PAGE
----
5 cyberthreat trends to watch in health care
INSIGHT ARTICLE |
With the rapid expansion of electronic access to protected health information (PHI) and other sensitive data, as well as the increasing value and unlawful uses of such data in underground markets, the health care industry is becoming a vulnerable and attractive target for cybercriminals. At RSM’s recent webcast, Protecting your PHI from cybercrime, our presenter Joseph Benfatti, partner, risk advisory services, shared some important cyberthreat trends impacting the health care industry.* They include:
- Compliance-based security is no longer enough in the current security landscape. A combination of both federal mandates and risk assessments is needed.
- Government agencies are weighing in. Beyond the Department of Health and Human Services, agencies such as the Food and Drug Administration are weighing in on cybersecurity rules in regard to medical and radiological devices.
- Third-party hacking is on the rise. Related business entities are usually less sophisticated in regard to the Health Insurance Portability and Accountability Act and state mandates. Hackers are beginning to target these associated businesses that handle sensitive data for larger health care organizations.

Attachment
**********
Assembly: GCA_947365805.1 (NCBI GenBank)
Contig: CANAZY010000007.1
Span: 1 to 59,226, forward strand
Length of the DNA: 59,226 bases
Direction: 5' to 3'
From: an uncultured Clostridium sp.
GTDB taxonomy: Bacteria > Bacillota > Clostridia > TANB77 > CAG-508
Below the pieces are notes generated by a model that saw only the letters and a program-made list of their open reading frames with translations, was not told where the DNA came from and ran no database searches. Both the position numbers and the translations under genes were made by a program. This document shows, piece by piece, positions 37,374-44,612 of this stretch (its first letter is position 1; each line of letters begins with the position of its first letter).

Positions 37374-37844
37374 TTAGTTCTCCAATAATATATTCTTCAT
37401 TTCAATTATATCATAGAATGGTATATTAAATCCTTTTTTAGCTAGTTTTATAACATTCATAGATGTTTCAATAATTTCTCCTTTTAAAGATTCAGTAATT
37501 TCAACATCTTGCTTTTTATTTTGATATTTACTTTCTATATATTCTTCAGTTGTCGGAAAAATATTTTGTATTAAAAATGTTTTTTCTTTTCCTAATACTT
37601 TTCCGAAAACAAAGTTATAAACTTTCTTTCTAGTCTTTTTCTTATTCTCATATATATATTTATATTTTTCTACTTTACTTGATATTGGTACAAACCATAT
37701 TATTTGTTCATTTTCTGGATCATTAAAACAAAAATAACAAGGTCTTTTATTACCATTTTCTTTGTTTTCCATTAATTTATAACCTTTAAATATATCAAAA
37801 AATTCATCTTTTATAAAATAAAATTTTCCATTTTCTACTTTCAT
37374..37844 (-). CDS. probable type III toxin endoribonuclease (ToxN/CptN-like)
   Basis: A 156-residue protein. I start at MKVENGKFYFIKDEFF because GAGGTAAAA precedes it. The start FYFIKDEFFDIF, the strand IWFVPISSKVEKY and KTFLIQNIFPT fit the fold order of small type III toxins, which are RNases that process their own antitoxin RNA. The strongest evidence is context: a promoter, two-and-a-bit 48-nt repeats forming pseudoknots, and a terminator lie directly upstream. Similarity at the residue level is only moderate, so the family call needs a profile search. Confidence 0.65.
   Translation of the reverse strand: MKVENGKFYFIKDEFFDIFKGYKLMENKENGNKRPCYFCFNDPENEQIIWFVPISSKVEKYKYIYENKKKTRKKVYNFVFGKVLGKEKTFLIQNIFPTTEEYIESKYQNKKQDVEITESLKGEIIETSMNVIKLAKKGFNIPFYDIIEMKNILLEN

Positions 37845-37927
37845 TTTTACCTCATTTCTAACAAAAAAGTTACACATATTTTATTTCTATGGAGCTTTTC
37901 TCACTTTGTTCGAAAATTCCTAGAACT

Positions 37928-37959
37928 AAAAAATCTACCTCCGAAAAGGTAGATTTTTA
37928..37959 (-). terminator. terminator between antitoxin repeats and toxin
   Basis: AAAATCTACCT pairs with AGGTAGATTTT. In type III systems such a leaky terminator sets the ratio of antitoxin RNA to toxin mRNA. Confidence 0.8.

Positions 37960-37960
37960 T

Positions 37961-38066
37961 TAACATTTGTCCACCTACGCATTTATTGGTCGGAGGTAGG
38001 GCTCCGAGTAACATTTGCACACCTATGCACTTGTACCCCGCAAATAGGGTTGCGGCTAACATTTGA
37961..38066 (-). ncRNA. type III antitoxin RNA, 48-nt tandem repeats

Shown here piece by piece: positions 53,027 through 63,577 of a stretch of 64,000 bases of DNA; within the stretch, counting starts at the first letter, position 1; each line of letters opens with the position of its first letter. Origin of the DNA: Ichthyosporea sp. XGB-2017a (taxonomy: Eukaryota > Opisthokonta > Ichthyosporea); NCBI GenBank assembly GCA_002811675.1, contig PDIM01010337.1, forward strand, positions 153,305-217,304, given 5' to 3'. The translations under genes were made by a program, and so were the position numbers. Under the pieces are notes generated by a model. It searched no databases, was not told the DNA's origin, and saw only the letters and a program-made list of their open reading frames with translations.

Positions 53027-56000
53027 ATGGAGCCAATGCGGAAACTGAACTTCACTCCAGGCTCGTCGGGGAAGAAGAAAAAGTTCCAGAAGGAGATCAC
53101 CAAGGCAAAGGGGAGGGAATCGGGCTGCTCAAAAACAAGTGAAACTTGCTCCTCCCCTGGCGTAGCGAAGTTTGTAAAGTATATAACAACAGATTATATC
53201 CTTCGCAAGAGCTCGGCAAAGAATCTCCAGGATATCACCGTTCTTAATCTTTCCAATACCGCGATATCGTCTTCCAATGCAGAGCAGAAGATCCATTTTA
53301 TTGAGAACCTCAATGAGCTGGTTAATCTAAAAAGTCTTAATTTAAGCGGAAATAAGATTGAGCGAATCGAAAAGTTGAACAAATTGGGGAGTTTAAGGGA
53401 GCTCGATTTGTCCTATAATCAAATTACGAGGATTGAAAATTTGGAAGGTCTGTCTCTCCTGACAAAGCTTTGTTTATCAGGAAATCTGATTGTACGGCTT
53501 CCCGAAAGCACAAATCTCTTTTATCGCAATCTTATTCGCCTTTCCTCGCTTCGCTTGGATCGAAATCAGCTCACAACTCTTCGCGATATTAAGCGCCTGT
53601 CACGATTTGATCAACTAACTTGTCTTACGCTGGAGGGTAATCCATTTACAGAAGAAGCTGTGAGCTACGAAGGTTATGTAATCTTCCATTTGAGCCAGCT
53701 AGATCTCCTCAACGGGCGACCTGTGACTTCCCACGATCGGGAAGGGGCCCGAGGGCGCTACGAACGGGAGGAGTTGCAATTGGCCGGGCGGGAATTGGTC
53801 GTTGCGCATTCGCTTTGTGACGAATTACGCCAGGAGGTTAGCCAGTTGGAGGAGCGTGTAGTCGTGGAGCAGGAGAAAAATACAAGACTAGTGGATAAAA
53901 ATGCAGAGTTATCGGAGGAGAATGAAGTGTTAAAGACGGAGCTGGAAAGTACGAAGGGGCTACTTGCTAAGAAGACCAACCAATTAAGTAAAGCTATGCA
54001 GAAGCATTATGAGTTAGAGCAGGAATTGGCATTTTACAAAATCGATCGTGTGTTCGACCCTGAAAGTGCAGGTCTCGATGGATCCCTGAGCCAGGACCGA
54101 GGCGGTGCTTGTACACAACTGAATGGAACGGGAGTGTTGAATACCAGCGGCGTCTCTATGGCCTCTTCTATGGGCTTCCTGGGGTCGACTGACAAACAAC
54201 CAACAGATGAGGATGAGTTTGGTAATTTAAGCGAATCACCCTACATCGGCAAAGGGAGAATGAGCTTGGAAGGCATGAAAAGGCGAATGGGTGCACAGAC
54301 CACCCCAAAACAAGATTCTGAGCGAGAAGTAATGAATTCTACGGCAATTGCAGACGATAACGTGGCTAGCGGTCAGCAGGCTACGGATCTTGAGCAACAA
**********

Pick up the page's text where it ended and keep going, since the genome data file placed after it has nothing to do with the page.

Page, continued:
- Nation-state attackers are focusing on health care information repositories. Foreign governments are now going after PHI to find high-ranking military personnel information, as well as information on corporate executives.
- State breach laws are becoming as complex as federal mandates. Additionally, there are generally different guidelines and time frames for notifications per state.
What can health care organizations do to protect themselves from these mounting threats? Benfatti’s recommendations include:
- Diligently evaluate and monitor third-party relationships
- Develop consistent, common security policies across divisions and platforms
- Implement an incident response plan with continuous monitoring
- Activate cybersecurity insurance, but be aware of the changing nature of the coverage
*Compiled from RSM research, Norse and SANS Health Care Cyberthreat Report